Q I've been looking for help to make compensations fair in my farming partnership with my younger brother. For 10 years, from 1980 to 1990, we were in a three-way partnership with our
father. Then, Dad retired and reconciled the partnership as fairly as he thought.
My brother and I each own land; the livestock and machinery are 50/50 and income and expenses are split 50/50. We jointly rent our father's land only if we farm it together. We file separate tax returns.
The problem is we're not clear what should be used to reconcile compensation or how to carry it out. We have not made year-to-year adjustments. We keep good records, and if I use family living, principal on land, principal and interest on home, personal and real estate taxes and other personal withdrawals, it would be about even to this point. That does not include compensation for time. We have no written agreement as to how or if we will make any compensation.
The concern that I have is that in the past five years my brother has bought a new house, new van and new pickup. My family is grown, but his is still young and his financial needs far exceed mine. With our spreadsheet showing we will barely meet our commitments this year, there will be no available cash to even make any adjustments.
It seems to me the main goal my father had is that my brother and I farm together. My brother has taken on more refereeing jobs and a family lawn-mowing business to help with his financial needs, but this takes more time away from the farming operation.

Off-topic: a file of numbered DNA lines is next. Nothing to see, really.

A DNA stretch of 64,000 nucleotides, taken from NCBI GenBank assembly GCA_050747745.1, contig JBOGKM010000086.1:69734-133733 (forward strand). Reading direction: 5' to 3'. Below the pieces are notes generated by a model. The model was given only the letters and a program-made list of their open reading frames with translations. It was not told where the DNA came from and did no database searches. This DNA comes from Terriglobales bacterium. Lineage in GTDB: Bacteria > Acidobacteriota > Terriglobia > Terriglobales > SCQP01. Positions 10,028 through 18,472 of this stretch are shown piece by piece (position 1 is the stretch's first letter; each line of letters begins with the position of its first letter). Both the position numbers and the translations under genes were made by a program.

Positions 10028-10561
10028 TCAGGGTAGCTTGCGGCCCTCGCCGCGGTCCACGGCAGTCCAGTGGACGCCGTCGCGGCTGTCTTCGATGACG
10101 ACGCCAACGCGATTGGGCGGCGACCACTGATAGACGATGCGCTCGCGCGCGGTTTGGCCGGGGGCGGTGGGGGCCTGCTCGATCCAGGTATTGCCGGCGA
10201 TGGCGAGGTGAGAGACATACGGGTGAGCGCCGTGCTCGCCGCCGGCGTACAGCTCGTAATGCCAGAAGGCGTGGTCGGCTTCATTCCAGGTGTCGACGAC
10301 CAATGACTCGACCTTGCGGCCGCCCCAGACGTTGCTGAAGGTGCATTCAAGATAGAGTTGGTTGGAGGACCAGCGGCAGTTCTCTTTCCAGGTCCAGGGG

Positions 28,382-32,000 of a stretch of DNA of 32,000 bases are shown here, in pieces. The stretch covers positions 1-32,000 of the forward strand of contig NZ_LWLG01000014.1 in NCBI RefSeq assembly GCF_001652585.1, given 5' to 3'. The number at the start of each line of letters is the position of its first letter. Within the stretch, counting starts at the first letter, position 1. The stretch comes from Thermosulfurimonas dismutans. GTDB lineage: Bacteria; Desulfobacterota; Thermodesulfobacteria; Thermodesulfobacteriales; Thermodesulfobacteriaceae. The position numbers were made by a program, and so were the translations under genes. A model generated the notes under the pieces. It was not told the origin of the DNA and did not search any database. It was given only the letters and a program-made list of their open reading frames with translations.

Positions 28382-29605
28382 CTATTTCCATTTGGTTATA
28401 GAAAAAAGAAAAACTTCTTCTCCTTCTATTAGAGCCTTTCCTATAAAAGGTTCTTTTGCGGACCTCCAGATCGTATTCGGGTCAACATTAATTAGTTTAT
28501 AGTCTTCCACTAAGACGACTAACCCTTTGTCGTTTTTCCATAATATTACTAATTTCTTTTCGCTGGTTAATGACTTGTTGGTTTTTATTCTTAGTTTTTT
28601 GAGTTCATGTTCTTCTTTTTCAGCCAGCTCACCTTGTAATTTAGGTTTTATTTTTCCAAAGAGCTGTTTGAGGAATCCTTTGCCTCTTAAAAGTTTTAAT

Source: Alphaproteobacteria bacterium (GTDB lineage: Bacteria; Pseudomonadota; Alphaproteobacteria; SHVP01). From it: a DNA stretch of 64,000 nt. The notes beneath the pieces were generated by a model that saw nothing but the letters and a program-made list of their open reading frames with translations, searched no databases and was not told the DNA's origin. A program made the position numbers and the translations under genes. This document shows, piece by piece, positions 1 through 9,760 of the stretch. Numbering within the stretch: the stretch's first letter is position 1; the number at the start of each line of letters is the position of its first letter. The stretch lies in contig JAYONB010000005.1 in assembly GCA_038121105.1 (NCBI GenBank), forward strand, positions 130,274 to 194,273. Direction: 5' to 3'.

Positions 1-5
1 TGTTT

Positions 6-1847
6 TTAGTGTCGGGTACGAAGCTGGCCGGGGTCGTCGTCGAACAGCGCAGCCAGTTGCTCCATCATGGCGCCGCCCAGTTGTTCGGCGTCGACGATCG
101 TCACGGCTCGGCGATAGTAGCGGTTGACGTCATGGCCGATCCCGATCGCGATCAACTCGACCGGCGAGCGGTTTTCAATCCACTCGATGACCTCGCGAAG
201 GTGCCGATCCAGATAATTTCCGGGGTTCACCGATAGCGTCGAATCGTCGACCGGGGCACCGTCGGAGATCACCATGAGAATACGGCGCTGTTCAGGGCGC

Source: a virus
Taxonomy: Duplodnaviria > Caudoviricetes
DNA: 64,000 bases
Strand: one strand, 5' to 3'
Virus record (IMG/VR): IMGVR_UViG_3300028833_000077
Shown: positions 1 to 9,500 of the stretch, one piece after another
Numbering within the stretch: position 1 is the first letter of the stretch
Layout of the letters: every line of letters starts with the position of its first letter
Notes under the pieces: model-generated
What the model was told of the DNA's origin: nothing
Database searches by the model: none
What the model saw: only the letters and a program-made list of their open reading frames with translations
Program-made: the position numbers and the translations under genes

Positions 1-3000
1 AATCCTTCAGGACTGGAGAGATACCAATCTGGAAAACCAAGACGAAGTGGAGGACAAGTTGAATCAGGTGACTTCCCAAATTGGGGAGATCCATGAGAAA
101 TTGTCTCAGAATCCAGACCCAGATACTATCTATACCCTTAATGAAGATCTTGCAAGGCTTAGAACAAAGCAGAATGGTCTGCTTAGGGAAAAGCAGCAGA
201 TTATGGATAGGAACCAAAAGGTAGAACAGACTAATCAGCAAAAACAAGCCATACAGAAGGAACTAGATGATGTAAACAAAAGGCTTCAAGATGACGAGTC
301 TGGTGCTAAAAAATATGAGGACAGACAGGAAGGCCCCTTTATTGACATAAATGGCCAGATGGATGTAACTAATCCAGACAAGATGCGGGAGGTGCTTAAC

It seems like we have different goals. It looks like dealing with these issues will be difficult. I am concerned about family relationships. If there is any way you could help us we would certainly appreciate it.
—Brothers in Arms
A I think any family farming business that includes multiple families or generations has differing goals for the business and varying financial goals for the individuals and families involved. The only effective way to navigate through these differing (and often competing) goals is through open communication, compromise and long-term planning. And yes, this can be difficult—however, it can be less difficult if the two of you meet regularly and approach each other in as nonconfrontational a manner as possible.
You say that things are about even at this point—without taking the time spent working into account—so you are at least somewhat in balance. And, if I understand your letter, your brother's purchasing patterns are a concern because he seems to be spending more these days. However, he has off-farm jobs that add to his income while requiring time away from the farm. So the solution revolves around finding an equitable formula regarding the time you put in versus the money you get out.
Let's look at the time you guys spend working on the farm as "administrative costs.” This will cover everything from tractor driving to record keeping. Come up with an acceptable per-hour value for your administrative costs and multiply it by the time each of you spends working on the farm. What is fair in terms of that number? Your work has value—and you'll have to value it at a level that you both can agree on. Then, keep meticulous track of your time and pay yourself and your brother whatever that is at the end of the month or year.
- September 2008